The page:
Album Review: Moth by Chairlift

It’s mad that so few people know about Chairlift. Utterly mad.

To be honest, despite being a music blogger who actively seeks out such things, it’s still a miracle I’m aware of them; were it not for me stumbling across one of The 1975’s Spotify playlists last year this review probably never would have been written (thanks, guys).

Why is this so bonkers? Their new album is incredible.

I’ll elaborate.

Moth, the band’s third album, not only includes one of the most exciting songs I’ve heard for a while, but is rounded off with enough quality to make it one of the most complete pop albums since Carly Rae’s Emotion – I’d even argue it’s on a par with 1989*.

That exciting number is ‘Ch-Ching’, the album’s lead single. Set to an endlessly danceable beat, the song recreates the sensation of being in New York and feeling as though you’re onto a win. Through the constant stream of hooks, whether whistled or sung, it’s an utterly enticing listen – complete with saxophone backing and hella dance moves.

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‘Ch-Ching’ isn’t the only big track on the album though, far from it. Moth has already produced three more singles to accompany ‘Ch-Ching’, the energetic ‘Romeo’, the sad yet sophisticated ‘Crying In Public’, and potential summer dance hit ‘Moth To The Flame’.

What makes the tracks even more impressive is just how varied they are. The whole album has a consistently light and fresh feel to it, a lot of saxophone too, but as far as styles go you’d be forced to only loosely categorise it as vaguely r’n’b just from the sheer range of beats and rhythms going on – everything just comes across as exciting and new, not just a collection of the same songs, whilst still being incredibly coherent (impressive, right?)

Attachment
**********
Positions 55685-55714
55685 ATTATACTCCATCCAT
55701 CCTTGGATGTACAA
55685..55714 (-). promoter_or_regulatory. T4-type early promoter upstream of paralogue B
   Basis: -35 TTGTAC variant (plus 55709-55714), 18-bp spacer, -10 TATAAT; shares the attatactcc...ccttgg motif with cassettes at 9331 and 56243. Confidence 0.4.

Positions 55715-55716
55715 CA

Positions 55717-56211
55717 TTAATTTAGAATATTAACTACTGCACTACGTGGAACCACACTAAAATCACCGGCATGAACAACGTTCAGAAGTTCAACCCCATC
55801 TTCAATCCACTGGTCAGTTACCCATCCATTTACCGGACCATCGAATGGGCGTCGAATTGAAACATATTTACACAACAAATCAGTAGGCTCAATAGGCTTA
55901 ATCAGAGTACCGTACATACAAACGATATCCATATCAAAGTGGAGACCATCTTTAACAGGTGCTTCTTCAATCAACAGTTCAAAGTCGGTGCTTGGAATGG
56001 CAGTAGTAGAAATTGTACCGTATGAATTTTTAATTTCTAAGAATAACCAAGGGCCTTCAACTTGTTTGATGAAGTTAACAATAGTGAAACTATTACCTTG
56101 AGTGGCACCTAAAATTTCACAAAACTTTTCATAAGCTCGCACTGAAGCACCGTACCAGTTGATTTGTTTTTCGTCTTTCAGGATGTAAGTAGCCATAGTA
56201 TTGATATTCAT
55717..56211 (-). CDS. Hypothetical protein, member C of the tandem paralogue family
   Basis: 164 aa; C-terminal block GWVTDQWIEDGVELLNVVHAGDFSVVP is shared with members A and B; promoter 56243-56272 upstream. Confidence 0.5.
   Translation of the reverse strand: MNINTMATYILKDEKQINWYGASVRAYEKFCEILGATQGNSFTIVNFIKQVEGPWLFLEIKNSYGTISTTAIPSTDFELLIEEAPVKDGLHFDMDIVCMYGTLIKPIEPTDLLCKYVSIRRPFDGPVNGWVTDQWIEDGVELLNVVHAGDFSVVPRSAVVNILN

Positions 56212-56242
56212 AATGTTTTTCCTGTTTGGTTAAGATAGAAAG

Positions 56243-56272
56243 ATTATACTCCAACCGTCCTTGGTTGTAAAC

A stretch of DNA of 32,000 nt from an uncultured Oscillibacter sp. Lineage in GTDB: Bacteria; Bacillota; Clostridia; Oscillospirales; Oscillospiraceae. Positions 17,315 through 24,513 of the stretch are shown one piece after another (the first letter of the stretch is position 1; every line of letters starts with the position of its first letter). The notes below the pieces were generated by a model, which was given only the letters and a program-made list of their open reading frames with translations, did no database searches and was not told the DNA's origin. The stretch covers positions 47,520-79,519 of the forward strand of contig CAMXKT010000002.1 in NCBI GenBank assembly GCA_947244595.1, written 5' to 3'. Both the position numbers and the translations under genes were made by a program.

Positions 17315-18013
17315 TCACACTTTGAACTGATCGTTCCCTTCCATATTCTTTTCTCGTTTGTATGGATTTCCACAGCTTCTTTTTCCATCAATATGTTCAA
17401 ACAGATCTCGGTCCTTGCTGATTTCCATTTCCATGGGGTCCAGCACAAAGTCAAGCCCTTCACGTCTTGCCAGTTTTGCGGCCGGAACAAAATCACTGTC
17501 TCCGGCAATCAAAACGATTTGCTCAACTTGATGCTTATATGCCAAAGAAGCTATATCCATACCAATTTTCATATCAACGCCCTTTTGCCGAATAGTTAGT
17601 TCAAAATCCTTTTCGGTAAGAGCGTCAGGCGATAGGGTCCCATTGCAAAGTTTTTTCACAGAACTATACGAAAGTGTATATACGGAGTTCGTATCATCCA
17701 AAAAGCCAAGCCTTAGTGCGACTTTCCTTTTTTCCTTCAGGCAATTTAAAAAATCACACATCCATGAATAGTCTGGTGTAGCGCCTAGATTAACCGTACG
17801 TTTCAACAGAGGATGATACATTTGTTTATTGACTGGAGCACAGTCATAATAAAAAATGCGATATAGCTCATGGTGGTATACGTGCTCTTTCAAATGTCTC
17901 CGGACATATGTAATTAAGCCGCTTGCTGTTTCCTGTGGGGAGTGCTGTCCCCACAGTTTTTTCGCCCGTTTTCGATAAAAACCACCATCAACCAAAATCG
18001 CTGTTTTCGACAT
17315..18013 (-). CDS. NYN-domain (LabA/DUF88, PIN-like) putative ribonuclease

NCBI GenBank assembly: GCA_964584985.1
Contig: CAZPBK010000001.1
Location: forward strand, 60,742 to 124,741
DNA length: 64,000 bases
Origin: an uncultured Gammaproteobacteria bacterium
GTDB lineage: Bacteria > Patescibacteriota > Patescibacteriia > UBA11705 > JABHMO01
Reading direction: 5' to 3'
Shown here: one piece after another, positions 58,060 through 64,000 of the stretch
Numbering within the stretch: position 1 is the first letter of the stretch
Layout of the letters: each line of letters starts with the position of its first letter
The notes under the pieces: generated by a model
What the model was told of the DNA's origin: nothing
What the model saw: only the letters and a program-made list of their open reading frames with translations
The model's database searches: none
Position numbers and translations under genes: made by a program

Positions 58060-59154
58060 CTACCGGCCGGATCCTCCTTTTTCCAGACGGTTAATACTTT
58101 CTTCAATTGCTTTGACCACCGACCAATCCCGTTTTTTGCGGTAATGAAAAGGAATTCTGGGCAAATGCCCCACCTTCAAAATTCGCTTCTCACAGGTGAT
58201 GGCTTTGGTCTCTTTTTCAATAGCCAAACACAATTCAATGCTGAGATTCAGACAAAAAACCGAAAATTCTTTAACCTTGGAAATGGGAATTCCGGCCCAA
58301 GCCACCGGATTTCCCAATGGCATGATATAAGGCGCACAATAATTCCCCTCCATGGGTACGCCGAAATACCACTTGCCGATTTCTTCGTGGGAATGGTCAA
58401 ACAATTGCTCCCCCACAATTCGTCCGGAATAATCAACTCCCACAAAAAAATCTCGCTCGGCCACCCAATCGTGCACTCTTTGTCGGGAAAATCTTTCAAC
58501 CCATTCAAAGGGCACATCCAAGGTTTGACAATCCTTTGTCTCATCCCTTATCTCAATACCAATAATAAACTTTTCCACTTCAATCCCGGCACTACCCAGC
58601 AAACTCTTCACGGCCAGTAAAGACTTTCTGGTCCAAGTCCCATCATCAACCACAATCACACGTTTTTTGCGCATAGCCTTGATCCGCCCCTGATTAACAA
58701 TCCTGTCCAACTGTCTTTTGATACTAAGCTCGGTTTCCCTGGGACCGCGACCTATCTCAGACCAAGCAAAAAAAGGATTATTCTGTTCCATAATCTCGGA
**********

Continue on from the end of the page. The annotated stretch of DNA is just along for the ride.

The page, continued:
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If four big singles wasn’t enough, in ‘Show U Off’ the Brooklyn duo could very easily have a fifth. The song indulges itself with singer Caroline Polachek’s luxuriously breathy and smooth vocal chords, which in turn are layered over a delightfully funky beat that could brighten anyone’s day if heard on the radio.

Which again begs the question: why is this not everywhere?

I haven’t even mentioned the artwork yet.

What makes such little sense is that Moth is incredibly accessible – subtly danceable beats, romantic themes, saxophones… the sort of template that should in theory lead to mainstream success – but as well as that there are deeper layers to the album. The album artwork, a gorgeous oil painting depicting a moth up above New York City, offers a massive giveaway to the running themes present – of being drawn to life and losing yourself to the excitement. This isn’t just a collection of hopeful pop songs, there’s artistic design and feeling and is made in exactly in the way such an album should be.

Tell your friends about it.

*Yes, I am implying that Emotion was better than 1989, but this is neither the time or place to get into that.

Will you be listening to Moth? Let us know in the comments below!